- A measurement of temperature commonly used in the U.S.A. Normal body temperature is considered to be 98.6 degrees Fahrenheit or 37 degrees Celsius. Body temperature can vary 1/2 to 1 degree Fahrenheit above or below 98.6 F. and still be considered "normal." Body temperature varies with many factors including level of activity. To convert a Fahrenheit temperature to Celsius use: C = (F - 32) x 5/9. To convert a Celsius temperature to Fahrenheit use: F = (C x 9/5) + 32
- Band of fibrous tissue such as lies deep to the skin or forms an investment for muscles and various other organs of the body
- United into bundles
- Inflammation of a small bundle of muscle or nerve fibers, usually the latter
- In histology, a bundle of nerves, muscle or tendon fibers separated by connective tissue; as that of muscle fibers, by perimysium. 2. In neurology, a bundle or tract of nerve fibers presumably having common connections and functions
- Fasciola Hepatica
- Common liver fluke of sheep, oxen, goats, horses, and other herbivorous animals.Occasionally found in the human liver, where it may cause dangerous symptoms by obstructing the biliary passages and by invasion of the liver parenchyma. Several snails of the genus Lymnaea act as invertebrate hosts. Also called Distoma Hepaticum
- Infection with Fasciola hepatica or F. gigantea
- To abstain from all or some foods
- One of the three nutrients that supply calories to our bodies. Fat provides 9 calories per gram, more than twice the number provided by protein or carbohydrates. Along with providing calories, fat helps in absorption of certain vitamins. Small amounts of fat are necessary to keep our bodies functioning normally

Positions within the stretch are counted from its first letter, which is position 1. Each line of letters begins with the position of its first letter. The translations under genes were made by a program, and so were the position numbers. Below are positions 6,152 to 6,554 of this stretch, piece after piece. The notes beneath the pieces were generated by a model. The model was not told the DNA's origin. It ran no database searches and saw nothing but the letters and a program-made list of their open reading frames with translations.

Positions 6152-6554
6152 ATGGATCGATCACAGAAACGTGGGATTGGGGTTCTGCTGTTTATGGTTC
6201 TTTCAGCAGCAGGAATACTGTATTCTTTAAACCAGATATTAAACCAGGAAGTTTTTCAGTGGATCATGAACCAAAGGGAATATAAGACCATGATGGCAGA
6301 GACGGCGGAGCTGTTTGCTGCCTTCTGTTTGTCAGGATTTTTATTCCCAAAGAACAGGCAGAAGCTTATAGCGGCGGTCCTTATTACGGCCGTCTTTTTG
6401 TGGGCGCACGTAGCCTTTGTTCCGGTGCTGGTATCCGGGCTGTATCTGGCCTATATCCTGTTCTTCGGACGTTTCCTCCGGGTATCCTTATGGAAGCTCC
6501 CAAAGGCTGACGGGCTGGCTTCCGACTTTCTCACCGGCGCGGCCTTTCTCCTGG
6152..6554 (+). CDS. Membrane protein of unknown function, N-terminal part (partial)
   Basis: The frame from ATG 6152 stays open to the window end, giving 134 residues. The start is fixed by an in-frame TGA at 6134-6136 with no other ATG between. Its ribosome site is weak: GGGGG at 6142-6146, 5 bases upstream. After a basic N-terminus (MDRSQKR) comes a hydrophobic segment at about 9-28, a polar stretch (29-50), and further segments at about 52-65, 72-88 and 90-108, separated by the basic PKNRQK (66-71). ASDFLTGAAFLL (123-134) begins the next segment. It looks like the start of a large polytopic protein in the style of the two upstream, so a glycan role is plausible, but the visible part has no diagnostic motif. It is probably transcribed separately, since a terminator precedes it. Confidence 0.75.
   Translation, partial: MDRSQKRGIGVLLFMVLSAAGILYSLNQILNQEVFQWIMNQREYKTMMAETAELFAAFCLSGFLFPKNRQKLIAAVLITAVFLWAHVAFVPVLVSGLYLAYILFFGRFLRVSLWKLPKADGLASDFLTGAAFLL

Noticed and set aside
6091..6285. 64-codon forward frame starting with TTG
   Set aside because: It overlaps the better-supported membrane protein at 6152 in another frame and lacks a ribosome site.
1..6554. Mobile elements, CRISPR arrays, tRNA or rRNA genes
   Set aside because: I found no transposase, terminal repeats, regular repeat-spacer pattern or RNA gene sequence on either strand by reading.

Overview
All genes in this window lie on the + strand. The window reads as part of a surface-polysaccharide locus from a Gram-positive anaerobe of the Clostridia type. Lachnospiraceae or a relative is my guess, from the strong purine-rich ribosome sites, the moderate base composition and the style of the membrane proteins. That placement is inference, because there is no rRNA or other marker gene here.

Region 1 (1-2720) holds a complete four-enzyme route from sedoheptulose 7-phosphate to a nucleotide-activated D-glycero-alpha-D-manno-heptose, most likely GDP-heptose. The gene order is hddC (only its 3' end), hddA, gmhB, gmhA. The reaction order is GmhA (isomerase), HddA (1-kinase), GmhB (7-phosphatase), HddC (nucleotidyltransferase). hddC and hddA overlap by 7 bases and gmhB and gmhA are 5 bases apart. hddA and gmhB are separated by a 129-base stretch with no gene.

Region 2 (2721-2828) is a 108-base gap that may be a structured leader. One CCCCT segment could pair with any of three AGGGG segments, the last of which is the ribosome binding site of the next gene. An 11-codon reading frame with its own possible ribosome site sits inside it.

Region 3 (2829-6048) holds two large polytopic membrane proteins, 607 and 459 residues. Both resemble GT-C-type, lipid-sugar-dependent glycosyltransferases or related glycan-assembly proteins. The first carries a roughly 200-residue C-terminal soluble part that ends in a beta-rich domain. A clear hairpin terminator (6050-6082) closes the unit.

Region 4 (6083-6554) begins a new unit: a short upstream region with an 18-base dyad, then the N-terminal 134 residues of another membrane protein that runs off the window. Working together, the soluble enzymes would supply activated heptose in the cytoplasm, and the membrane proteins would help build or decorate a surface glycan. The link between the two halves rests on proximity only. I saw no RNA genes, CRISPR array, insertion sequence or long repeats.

- Slightly unsaturated fat that is found in the greatest amounts in foods from plants, including canola and olive oil. When it is substituted for saturated fat, monounsaturated fat may help reduce blood cholesterol
- Sum of the saturated, polyunsaturated and monounsaturated fats present in food. Mixture of all three are found in varying amounts in most foods
- Marked by an abnormal deposit of fat
- Fatty Acid
- Any of a large group of organic acids made up of molecules containing a carboxyl group at the end of a long hydrocarbon chain; the carbon content may vary from C2 to C34
- Fatty Liver
- Yellow discoloration of the liver due to fatty degeneration of liver parenchymal cells
- Fatty Liver, Alcoholic
- Fatty liver in alcoholics. It is potentially reversible and may be associated with alcoholic hepatitis or cirrhosis. One affected with fatty infiltration, usually from alcohol abuse, jejunoileal bypass surgery, or occasionally diabetes mellitus; fat is in large droplets and the liver is enlarged but of normal consistency; patients are often asymptomatic but the condition can progress to hepatitis or cirrhosis if the underlying cause is not removed
- FDA--Food and Drug Adminstration
- Federal organization that establishes the safety and effectiveness guidelines & rules for drugs & healthcare products
- Substance that reduces or prevents fever; antipyretic
- Fecal-Oral Route